The world changed while I wasn’t looking

Some data points:

1. The macro economy is booming again as evidenced by the fact that the Fed is increasingly concerned about inflation. Of course, we have the near-term effects of oil prices and the Gulf hurricanes. But this concern is deeper and wider than that.

2. We created a new position in August at Resurrection for a mid-level web developer. We’ve gotten very few resumes and no good fits. 18 months ago, we got many strong candidates and made a good hire within 6 weeks of creating a position.

3. A headhunter called me today looking for a Perl and XML programmer. First time I’ve received a phone call from a headhunter since before 9/11.

4. The Internet is growing faster now than it was at the peak of the dot-com bubble in 2000.

5. Any of you been in IT long enough to remember the term “push” that was so in vogue in the dot-com era? I used PointCast myself. “Push” technology didn’t really work – partly because too many people were on dial-up connections that weren’t always on – so it faded. But e-mail did work and it became the push that actually caught on. Now we have a reversal. Mass outbound e-mail is so difficult, it’s become nearly unusable. In its place we finally have push that really works the way the original “push” people envisioned: RSS.

6. Memeorandum is now the best place for technology news. It’s fresher than any other site and the right stuff is at the top of the page. Why? Not in spite of there not being a traditional journalist or editor making the decisions, but because there isn’t one. Now here’s the really cool part: memorandum is just a piece of software running on a server. It scans the Internet and purely algorithmically determines the top news of the moment and then it presents that news both as a web page for human consumption and as an RSS feed for computer consumption. It illustrates perfectly how a Web 2.0 application can grab information from the Internet, process it and add value, and then output the results in a way that another piece of software can use it as an input.

7. Podcasting has gone from being invented to being everywhere in one year. We’re testing our sermon podcast feed at Resurrection right now. The video iPod, announced only yesterday, immediately spawned a deal between Apple and Disney that is getting a chilly response from some ABC affiliates.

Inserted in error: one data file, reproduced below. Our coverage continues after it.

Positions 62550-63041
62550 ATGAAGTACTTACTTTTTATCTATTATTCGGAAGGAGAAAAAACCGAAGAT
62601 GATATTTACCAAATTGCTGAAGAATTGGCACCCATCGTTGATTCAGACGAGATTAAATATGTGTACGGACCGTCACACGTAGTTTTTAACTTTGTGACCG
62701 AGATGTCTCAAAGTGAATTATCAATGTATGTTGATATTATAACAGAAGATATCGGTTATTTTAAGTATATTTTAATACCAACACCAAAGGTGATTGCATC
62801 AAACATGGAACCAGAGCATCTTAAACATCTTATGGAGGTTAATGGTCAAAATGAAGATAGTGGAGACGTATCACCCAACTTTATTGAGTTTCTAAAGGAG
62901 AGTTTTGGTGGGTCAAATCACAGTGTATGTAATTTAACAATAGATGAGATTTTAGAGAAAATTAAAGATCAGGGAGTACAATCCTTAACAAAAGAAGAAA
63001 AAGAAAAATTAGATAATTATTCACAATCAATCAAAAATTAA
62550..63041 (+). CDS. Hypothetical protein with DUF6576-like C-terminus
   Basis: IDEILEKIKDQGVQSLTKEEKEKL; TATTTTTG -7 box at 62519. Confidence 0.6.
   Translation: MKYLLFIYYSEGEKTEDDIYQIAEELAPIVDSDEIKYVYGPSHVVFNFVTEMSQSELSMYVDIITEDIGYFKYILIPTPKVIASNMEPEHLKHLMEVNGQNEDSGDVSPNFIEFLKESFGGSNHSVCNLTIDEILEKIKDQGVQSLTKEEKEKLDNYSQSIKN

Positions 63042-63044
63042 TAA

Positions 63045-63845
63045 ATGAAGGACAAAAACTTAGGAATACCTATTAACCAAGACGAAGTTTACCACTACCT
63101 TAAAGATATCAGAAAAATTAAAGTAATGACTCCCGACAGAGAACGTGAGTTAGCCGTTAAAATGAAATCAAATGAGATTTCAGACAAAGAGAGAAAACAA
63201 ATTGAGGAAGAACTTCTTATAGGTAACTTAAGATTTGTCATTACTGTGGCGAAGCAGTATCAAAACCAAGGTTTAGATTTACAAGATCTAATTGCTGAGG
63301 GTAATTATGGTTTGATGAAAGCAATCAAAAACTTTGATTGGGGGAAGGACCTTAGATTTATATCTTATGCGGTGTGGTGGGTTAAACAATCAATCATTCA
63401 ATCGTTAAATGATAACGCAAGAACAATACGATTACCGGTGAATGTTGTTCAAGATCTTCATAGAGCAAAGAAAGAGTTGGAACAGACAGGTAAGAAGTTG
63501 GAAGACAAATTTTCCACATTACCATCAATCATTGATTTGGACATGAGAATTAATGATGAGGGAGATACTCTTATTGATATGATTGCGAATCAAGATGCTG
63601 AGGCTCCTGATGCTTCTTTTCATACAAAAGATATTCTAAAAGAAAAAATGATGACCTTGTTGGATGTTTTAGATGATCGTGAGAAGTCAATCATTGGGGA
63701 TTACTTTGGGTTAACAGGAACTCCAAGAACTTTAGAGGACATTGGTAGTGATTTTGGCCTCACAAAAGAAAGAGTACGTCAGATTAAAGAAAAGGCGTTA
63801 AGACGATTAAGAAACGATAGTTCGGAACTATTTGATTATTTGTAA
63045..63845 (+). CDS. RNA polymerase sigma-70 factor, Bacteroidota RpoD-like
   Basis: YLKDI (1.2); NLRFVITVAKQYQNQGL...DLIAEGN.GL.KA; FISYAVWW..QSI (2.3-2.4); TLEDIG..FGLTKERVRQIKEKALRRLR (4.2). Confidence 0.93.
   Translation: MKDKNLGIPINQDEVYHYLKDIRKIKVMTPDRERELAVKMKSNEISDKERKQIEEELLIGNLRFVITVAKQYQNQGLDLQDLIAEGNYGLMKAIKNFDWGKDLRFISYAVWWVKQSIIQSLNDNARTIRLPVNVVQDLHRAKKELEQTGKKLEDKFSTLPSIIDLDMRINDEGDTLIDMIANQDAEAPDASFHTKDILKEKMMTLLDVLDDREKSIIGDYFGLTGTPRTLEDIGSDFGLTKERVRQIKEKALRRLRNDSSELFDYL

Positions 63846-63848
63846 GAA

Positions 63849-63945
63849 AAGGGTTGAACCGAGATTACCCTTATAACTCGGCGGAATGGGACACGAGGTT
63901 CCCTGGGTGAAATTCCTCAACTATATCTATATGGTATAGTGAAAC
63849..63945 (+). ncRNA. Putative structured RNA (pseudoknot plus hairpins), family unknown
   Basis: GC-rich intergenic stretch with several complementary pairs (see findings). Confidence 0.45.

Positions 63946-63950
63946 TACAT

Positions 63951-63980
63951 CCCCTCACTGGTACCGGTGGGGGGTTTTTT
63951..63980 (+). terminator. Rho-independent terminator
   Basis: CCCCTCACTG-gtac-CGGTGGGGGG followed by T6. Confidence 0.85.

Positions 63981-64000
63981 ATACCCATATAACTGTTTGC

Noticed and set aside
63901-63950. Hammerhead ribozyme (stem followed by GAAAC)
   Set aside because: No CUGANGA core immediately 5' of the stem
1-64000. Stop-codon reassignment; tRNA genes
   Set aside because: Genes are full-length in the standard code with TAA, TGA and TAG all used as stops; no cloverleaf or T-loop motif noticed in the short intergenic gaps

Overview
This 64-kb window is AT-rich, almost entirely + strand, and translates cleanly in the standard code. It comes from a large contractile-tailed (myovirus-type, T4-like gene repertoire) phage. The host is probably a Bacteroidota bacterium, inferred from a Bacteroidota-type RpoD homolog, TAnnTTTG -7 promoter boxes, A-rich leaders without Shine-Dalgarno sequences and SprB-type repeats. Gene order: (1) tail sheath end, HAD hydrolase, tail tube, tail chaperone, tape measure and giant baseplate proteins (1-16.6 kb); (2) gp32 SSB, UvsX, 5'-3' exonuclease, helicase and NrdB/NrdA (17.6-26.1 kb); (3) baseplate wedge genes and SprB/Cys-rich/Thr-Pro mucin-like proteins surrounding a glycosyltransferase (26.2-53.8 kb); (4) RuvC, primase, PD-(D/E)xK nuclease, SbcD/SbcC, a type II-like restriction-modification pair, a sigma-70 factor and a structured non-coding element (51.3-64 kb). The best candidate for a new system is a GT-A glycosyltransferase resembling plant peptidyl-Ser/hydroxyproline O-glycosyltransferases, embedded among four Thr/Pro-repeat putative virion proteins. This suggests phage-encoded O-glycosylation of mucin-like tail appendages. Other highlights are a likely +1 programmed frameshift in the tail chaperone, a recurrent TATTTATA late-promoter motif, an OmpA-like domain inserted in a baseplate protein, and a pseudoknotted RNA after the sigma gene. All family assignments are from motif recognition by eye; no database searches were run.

8. Brian Bailey has as much influence in my new world as MSNBC – they’re peers in my RSS reader (which is Pluck, by the way).

So how are these data points related?

The macro economy has heated up. The IT labor market, at least in Kansas City, is (suddenly?) tight. We have a major change happening in technology (this time driven by RSS). And the Internet is booming. Does it seem like 1995 all over again? It does to me. Only this time, it’s perhaps even bigger because, as data points 6, 7, and 8 show, the media world is in the process of being turned upside down.

Reflecting on the above data points, it seems clear to me we’re in the early stages of a technology change as significant as the emergence of the web into the mainstream (1994 or 1995) and before that the Macintosh-led graphical user interface and mouse (1984). I’m not suggesting this change is driving the macro economy or even the IT labor market, but it does seem at least noteworthy that all these things are happening at the same time.

The world changed while I wasn’t looking. But I’m looking now …

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2 thoughts on “The world changed while I wasn’t looking

  1. Anonymous November 23, 2005 / 4:37 pm

    Funny that my husband has sent two or three resumes and has not heard ONE WORD from you. He would take the job TODAY.

  2. Clif Guy November 23, 2005 / 11:02 pm

    Who is your husband?Clif

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